Grand Central, 2008, 322 pages, C$28.99 hc, ISBN 978-0-446-58119-6
Douglas Preston is best known as an author of contemporary thrillers. Either by himself (Tyrannosaur Canyon, Blasphemy) or collaborating with Lincoln Child (the Pendergast series), he has earned a sizable following as one of the most popular fiction writers. In The Monster of Florence, however, he switches to non-fiction; first, with a historical description of the serial killer known as “The Monster of Florence” (“Between 1974 and 1985, seven couples –fourteen people in all—were murdered…” [P.5]) and then what happened to him when he got too close to the story (“I was accused of being an accessory to murder, planting false evidence, perjury and obstruction of justice, and threatened with arrest if I ever set foot on Italian soil again” [P.5]). It’s the story of a writer as character, and it’s as good as his novels.
The Monster of Florence starts innocently enough in 2000, as Preston contemplates a major lifestyle change: having earned a comfortable living as an author, it’s now possible to him to envision living the life he has always imagined for himself. Why not move to Italy’s bucolic countryside, not too far from Florence, and research a long-gestating murder mystery novel?
But a chance encounter with a journalist and a mention of his current residence dredges up the sordid story of a serial killer preying on couples. The first half of the book is a historical account of the crimes. The second one is far more personal and tells of what happens when a visiting American inadvertently starts making local authorities look bad. In-between, we get a good look at Florence, a city that has shaped Italy (Florentine upper-class dialect largely defined the Italian language after the unification of the country) and yet, even today, stands apart from the rest of the country due to its self-image as a cradle of fine culture.
But first, the true-crime aspect: Essentially unknown to American audiences, the story of the Monster of Florence spans roughly sixteen years from 1968 to 1985. During that time, eight couples were murdered in the hills around Florence where they had sought a bit of intimacy. Three men have been arrested and convicted for those murders, but many still suspect that the real killer has not been caught; among them is Mario Spezi, a Florentine journalist who has covered much of the case for a local newspaper. When Preston meets Spezi, he is quickly fascinated by the case, and the suggestion that justice has never been served upon the true killer.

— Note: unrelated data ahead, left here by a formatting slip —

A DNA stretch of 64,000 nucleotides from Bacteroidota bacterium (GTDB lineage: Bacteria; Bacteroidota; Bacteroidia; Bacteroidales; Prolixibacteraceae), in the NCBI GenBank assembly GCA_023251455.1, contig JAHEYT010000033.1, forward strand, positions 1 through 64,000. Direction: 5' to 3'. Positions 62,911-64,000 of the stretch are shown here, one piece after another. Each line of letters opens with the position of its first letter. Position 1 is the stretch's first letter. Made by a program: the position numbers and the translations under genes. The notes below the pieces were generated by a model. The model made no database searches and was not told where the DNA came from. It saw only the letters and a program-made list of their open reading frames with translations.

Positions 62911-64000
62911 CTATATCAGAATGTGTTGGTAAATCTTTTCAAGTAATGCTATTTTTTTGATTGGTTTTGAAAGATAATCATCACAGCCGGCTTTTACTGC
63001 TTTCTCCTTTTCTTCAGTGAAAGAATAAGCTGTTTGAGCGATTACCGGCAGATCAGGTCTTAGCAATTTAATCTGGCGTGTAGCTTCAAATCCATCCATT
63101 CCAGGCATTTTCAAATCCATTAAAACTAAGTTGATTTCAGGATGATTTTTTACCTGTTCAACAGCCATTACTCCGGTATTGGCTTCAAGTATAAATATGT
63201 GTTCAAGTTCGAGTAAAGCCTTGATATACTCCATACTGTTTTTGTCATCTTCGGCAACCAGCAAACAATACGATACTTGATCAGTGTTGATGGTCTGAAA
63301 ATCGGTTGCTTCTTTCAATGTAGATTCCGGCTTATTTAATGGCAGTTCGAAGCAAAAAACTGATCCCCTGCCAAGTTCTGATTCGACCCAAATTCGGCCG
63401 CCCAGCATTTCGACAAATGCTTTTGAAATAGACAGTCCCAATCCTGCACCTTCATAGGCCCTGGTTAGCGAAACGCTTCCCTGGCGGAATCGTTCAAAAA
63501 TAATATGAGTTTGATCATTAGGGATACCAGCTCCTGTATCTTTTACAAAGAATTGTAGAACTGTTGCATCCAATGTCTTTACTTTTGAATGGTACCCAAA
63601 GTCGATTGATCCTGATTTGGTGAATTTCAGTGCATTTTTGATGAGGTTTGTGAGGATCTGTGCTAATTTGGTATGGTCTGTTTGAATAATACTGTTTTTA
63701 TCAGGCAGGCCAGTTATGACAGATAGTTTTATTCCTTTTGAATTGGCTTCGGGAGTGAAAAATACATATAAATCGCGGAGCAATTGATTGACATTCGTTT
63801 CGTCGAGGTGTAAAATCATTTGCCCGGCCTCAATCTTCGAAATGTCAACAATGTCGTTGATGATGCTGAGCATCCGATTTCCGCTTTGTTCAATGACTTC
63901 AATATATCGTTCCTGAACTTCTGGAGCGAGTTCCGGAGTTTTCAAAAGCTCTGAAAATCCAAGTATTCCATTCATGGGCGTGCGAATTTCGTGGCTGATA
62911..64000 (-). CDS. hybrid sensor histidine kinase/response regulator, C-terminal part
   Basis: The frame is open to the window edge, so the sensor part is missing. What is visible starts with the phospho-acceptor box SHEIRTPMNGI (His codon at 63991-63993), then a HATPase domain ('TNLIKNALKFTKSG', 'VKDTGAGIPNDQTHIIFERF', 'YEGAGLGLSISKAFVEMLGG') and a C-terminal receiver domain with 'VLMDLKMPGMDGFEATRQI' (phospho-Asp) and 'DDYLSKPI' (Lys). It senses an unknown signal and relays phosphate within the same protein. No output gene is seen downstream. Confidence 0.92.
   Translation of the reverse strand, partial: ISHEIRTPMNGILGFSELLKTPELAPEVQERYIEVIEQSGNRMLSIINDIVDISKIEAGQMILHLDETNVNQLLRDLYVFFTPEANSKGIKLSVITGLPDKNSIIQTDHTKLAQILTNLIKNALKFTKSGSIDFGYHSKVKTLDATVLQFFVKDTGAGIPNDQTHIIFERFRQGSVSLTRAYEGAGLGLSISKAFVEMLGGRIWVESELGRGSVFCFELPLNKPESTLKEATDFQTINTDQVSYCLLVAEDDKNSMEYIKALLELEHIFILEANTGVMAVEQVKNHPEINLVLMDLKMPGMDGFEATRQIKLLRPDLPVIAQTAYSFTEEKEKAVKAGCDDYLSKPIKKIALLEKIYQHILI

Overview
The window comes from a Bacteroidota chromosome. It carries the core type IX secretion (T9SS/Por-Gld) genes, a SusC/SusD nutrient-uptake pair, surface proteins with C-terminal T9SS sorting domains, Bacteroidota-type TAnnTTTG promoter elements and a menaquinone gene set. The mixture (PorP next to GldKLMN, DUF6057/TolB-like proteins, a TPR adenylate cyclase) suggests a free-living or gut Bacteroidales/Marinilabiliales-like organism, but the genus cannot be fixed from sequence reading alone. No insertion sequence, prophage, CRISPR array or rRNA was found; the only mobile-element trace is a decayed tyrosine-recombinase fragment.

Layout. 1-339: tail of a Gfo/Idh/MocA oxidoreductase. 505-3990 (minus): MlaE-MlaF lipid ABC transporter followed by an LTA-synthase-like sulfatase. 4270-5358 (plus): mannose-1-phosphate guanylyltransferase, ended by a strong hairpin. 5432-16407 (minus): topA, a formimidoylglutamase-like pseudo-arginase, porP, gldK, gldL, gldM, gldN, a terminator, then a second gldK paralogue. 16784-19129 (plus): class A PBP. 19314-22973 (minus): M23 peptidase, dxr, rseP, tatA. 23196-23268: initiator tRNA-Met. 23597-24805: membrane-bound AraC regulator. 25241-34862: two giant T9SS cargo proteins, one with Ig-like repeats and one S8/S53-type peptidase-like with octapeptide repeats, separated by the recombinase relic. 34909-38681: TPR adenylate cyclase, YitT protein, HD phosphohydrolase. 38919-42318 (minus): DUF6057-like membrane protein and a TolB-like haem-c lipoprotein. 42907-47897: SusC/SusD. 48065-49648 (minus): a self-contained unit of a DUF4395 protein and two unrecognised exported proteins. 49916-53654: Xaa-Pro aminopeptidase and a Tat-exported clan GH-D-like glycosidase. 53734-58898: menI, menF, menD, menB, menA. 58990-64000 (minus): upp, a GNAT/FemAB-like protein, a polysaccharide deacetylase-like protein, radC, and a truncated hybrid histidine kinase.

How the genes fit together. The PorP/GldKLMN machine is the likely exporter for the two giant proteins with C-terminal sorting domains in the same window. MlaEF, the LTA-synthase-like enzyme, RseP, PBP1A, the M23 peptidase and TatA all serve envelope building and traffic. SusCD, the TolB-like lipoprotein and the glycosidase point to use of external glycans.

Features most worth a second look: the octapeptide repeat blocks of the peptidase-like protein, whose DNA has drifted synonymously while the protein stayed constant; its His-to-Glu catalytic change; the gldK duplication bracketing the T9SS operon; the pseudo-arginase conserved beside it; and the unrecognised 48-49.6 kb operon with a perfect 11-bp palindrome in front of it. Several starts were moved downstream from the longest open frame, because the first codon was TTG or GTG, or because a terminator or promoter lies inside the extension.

That’s when The Monster of Florence takes an unexpected turn: As Preston comes closer to the case and forms a team with Spezi, their investigative efforts start annoying the Florinese police forces, who eventually accuse Spezi and Preston with obstructing justice… and more.
Worth keeping in mind throughout the narrative is Preston’s description of the Italian way of life, fregatura, littered with casual corruption: “doing something in a way that is not exactly legal, no exactly honest, but just this side of egregious.” [P.171]. When you’re a member of the community, fregatura works. When you’re out, well… bad things happen. Preston is grilled by the Florinese police forces, then told to get out of the country and stay out. If you ever want to understand the experience of being intimidated by police authorities while visiting a foreign country, then this is the book for you. What’s a bit of xenophobic colour compared to permanent exile? Preston can leave (and does so), but Spezi is in a very different situation, and eventually Preston has to use every bit of influence he has in the media world to try to get his friend out of trouble.
The first half of The Monster of Florence is ordinary: straight-ahead material, well-fleshed but dealing in criminal mysteries without a satisfactory answer. It’s the second half of the book that raises it above the background din of similar true-crime stories. We’re used to see thriller writers as bookish personalities in every way detached from what they write about… so it’s a bit of a shock to see a familiar author dragged into the madness of a criminal case, and the way authorities react to his efforts. Numerous nods to other thriller figures (chief among them Thomas Harris, who was the first to write about the Monster of Florence in Hannibal) make this book of particular interest to genre readers despite its billing as non-fiction. Ironically, it’s Preston’s personal story rather than Spezi’s descriptions of the murders that may put you off from visiting Florence. But that’s what you can expect when a stranger-than-fiction story lands upon a novelist: a crackling good book.